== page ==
Earthly Cents


    Every day, Seth Harris rides his bike to school from his home that has a water-saving shower head, energy-saving light bulbs, organically grown cotton sheets, a toothbrush made from all recycled materials, certified sweatshop-free clothes and Fair Trade Certified tea, coffee and sugar. “I feel like I should know where something comes from before I buy it,” said Harris, the president of the TCU activist group Frogs for Fair Trade. “It’s my moral responsibility as a consumer.”

    While this junior political science and international economics major may appear to be an anomaly, according to a survey released last week, he is part of a national trend in more responsible consumerism.

    The 2006 Cone Millennial Cause Study, which surveyed 1,800 people between the ages of 13 and 25, found that 61 percent of people said they feel personally responsible for making the world a better place and that 78 percent believe a company should share that responsibility.

    The poll was conducted by two Boston-based companies: Cone Inc., a public relations and research company, and the AMP Agency, a youth-focused marketing agency.

    The companies specifically surveyed “millennials,” who they define as people born between 1979 and 2001.

    This age group is not only becoming more conscious of what it buys, it is also buying more than ever, spending nearly $160 billion in 2005, according to a survey conducted by Teenage Research Unlimited, a market-research firm that surveys 2,000 teens twice a year.

    In being a functional member of American society, one will inevitably acquire things they don’t need, which gives them more responsibility to know the implications of what they purchase, Harris said.

    “There are a lot of people my age like me who have had a privileged upbringing,” he said. “I can’t change how our society works, but I can make the choice to not take things for granted and be responsible.”

    Sixty-nine percent of those surveyed in the Millennial Cause Study said they consider a company’s social and environmental commitment when deciding where to shop.

    More companies across the United States are responding to the buying trends of “millennials.”

    Wal-Mart, a company that has been repeatedly criticized for being socially irresponsible, is now offering an organic line of food.

    Stores marketed specifically as havens for the responsible consumer such as American Apparel, a chain of sweatshop-free clothing stores, and Green Living, an earth-friendly home appliance store in Dallas, are increasing in number.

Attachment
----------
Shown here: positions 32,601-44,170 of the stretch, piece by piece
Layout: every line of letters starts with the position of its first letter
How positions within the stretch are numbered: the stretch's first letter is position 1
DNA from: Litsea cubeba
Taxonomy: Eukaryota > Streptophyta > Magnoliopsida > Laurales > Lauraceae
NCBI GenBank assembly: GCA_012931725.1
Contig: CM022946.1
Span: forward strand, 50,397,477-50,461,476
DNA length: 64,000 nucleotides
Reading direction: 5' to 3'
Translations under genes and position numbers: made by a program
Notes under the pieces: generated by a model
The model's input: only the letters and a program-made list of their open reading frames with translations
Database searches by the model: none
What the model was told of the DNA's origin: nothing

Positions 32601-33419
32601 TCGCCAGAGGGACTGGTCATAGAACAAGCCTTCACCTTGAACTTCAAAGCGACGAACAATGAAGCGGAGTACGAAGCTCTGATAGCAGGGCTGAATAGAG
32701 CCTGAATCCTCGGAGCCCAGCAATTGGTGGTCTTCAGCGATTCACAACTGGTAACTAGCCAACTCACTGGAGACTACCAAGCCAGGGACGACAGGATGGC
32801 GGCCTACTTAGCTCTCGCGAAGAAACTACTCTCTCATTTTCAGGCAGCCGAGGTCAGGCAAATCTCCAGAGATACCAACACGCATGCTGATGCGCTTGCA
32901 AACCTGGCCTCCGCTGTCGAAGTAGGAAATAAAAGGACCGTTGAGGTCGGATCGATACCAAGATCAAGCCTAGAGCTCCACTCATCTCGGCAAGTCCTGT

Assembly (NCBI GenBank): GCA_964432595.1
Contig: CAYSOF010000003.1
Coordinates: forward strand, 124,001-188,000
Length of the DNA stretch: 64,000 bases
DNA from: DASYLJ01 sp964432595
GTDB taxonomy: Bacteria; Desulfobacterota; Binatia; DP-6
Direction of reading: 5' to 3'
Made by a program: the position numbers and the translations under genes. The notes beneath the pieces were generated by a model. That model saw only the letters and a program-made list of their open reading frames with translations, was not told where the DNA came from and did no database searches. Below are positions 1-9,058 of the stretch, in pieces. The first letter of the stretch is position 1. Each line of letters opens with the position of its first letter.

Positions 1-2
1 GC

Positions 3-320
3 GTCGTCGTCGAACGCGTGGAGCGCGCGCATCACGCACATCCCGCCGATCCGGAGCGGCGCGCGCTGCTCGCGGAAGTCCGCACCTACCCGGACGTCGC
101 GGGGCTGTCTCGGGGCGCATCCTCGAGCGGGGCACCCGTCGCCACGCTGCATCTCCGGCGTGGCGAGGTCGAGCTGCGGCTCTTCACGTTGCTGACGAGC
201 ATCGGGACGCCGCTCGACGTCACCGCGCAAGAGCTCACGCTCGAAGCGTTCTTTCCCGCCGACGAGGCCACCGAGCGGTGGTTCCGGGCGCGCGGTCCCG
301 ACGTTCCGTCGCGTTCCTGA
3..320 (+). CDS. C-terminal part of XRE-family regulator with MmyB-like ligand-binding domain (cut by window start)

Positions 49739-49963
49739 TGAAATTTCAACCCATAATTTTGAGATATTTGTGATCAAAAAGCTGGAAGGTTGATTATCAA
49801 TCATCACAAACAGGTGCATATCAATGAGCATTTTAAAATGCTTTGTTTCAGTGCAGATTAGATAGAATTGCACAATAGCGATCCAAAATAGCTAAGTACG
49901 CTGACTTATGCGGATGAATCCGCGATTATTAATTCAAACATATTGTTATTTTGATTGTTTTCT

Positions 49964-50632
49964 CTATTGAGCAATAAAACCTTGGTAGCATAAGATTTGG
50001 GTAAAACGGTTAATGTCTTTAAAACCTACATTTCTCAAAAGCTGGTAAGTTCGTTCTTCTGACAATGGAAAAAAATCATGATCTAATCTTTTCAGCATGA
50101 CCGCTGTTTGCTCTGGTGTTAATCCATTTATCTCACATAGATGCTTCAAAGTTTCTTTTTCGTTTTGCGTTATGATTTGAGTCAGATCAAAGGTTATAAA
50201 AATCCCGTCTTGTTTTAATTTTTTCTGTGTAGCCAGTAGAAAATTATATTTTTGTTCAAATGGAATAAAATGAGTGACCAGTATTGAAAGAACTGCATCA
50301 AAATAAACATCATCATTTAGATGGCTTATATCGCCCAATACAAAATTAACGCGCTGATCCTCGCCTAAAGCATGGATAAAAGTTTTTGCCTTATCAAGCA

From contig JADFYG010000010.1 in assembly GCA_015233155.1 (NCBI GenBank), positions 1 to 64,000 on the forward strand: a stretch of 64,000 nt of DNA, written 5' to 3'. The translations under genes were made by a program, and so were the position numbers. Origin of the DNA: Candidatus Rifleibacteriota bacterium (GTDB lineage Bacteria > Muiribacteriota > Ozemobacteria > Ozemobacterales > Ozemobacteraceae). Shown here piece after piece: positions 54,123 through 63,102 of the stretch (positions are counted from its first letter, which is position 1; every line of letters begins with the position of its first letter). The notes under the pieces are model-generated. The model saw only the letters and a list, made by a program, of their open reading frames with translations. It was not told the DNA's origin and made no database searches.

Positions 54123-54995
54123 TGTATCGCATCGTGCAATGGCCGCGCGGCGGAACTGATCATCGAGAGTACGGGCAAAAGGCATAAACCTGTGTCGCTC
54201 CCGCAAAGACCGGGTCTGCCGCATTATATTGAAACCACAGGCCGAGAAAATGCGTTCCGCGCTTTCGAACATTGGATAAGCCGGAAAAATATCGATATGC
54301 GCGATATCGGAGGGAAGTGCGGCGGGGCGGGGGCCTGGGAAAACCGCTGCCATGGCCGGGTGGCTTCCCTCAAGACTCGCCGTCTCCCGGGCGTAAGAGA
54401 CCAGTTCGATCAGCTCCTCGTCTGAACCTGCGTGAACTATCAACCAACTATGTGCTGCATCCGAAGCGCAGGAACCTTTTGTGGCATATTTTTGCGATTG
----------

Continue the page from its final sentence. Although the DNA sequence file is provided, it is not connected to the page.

You can even buy “conflict-free” diamonds from Brilliant Earth, a jewelry company created in August 2005 that guarantees its diamonds are mined in a socially and environmentally responsible way.

    The summary of the Millennial Cause Study, found at, suggests the changing attitudes of young adults are the result of the Internet revolution.

    “Technology has given the millennial generation complete access to what is happening around the globe,” said Anastasia Toomey, vice president of Consumer Insights for AMP Agency. “They are attuned to natural and social world-changing events, and they have the knowledge and ability to support the causes they believe in.”

    Kelly Rand, a junior social work and religion major, said she fears this recent change in the attitudes of consumers will be another short-lived trend.

    “Part of me is afraid it’s just a fad,” Rand said. “It seems like some people buy ethical goods but don’t really know why it’s important.”

    Kelly Hanson, co-coordinator of Frogs for Fair Trade, said the trend of responsible consumerism is not likely to go away.

    She said as information becomes more available and accessible the actions of corporations will become more transparent which will pressure them to behave ethically.

    “It’s hard to have checks and balances on corporations in the free-market system,” said Hanson, a sophomore English and history major. “The consumer is the one in control, and technology is only giving us more control.”

    Eighty-nine percent of people are likely to switch from one brand to another if the second brand is associated with a good cause, according to the Millennial Cause Study.

    “I would like to think that people are becoming more aware and informed of injustice,” Harris said. “These young people are realizing they have the power to do something about it.